The Doris Duke Monument Foundation is a new non-profit under the umbrella of the Newport Restoration Foundation has recently announced plans for improvements to park at Queen Anne Square. The planned improvements are a gift to the City of Newport from the Foundation with most of the money being raised from private donations. and includes money for long term maintenance and upkeep. Queen Anne Square sits in front of Trinity Church, one of Newport’s most notable landmarks.
Pending approval from the City Council, the planned improvements to the park include additional seating and amenities, improve the overall beauty of the park with new landscape architecture, more lighting and other improvements. The architect for this project is Maya Lin, an internationally acclaimed architect most noted for her design of the Vietnam Veterans Memorial. Also involved with the project is Nick Benson, a local stonemason whose business has been in Newport for several hundred years.
“The trustees of the NRF have been considering a project to pay tribute to Doris Duke and historic preservation in Newport for several years. Both Miss Duke and the efforts of countless private homeowners have had a transformative effect on the city. We feel that Queen Anne Square is a most appropriate site, as the creation of the original park was also a gift from Doris Duke to the City of Newport,” commented Pieter N. Roos, Executive Director of the Newport Restoration Foundation.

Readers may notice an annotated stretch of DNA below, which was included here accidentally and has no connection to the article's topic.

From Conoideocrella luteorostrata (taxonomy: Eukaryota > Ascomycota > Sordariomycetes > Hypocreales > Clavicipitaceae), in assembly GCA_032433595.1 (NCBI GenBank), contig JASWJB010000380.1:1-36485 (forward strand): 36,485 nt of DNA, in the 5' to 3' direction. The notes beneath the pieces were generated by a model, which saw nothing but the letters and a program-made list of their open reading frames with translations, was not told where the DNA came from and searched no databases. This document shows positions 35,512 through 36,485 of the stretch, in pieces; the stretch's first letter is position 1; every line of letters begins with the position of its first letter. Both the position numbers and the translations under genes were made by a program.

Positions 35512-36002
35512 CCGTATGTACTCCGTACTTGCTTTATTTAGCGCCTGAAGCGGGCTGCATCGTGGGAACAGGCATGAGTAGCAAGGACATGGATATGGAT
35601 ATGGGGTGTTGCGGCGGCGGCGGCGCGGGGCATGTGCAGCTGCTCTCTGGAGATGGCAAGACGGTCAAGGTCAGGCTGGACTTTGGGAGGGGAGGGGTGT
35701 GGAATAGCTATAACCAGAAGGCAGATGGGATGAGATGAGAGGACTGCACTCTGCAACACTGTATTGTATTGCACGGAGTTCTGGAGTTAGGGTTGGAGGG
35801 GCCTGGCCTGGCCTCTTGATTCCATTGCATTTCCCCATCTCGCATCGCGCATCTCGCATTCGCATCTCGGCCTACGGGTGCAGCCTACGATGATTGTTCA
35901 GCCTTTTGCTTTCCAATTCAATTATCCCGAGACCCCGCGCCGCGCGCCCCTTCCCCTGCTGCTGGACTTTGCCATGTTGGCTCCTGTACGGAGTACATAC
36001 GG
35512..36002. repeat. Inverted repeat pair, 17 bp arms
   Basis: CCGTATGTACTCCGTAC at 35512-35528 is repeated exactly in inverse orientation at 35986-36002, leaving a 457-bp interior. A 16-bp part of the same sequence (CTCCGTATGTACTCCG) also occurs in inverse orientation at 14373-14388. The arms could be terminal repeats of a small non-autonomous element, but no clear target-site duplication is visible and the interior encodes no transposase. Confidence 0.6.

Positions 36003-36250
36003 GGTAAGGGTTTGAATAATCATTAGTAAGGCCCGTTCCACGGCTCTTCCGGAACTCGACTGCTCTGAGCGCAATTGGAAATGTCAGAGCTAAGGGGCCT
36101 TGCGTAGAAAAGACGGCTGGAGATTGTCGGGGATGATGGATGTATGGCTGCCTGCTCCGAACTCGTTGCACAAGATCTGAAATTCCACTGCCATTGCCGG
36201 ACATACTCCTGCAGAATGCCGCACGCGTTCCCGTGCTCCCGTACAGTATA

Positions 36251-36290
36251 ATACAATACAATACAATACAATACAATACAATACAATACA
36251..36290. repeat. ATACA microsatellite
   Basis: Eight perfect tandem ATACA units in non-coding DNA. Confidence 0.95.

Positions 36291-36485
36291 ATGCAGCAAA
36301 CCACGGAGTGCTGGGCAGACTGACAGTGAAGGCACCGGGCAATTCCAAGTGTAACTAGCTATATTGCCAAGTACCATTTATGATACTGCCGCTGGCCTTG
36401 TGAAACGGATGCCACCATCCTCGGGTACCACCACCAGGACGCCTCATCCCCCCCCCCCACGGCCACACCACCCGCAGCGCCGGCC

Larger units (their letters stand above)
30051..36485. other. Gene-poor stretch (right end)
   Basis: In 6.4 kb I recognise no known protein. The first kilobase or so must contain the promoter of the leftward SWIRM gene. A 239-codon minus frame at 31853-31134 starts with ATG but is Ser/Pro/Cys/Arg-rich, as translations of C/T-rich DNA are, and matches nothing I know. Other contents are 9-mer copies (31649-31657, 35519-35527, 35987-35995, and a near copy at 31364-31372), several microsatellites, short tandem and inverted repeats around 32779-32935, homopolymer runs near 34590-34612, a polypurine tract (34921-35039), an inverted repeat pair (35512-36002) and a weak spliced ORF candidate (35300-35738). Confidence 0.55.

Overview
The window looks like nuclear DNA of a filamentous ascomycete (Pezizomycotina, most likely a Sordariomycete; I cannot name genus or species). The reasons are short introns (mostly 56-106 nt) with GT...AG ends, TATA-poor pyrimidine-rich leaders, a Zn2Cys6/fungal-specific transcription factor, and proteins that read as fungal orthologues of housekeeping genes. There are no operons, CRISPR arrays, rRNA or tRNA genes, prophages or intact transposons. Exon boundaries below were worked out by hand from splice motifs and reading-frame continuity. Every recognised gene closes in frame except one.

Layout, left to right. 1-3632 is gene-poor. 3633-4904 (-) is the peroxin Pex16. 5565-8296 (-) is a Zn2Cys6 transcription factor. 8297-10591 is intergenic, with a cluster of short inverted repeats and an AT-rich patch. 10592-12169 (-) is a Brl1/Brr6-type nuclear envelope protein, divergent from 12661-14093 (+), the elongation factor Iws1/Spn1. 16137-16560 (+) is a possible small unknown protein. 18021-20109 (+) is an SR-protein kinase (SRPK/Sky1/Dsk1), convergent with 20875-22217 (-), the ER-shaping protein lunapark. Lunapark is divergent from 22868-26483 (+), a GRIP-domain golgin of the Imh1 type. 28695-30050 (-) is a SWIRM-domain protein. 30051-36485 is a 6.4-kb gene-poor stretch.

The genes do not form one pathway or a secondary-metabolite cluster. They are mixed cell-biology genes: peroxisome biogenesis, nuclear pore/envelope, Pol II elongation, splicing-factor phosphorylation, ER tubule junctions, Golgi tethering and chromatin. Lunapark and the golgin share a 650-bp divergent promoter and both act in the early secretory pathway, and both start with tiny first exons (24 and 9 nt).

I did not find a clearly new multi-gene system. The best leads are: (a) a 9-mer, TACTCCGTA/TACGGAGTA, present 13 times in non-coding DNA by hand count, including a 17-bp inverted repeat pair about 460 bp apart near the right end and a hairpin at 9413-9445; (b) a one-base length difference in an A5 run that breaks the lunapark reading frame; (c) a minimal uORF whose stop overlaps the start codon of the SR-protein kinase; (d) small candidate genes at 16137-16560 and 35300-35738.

The project, scheduled for completion in 2012 with groundbreaking in the fall of 2011 only serves to continue the work that Doris Duke started so many years ago.
Founded by Doris Duke in 1968, NRF was created to rescue Newport’s dilapidated homes, many of which were at risk of being demolished. Today, NRF owns 82 historic structures of which 70 are lived in by individual tenant-stewards. NRF was honored with a Stewardship Award from the National Trust for Historic Preservation in 2010. NRF operates three museum sites: Rough Point, the former home of Doris Duke; Whitehorne House, displaying a collection of early American furniture; and Prescott Farm in Middletown, featuring historic buildings on a preserved rural landscape. A non-profit institution, the foundation continues to be actively engaged in historic preservation, educational programming, and scholarly research. Visit Newport Restoration Foundation at www.NewportRestoration.org.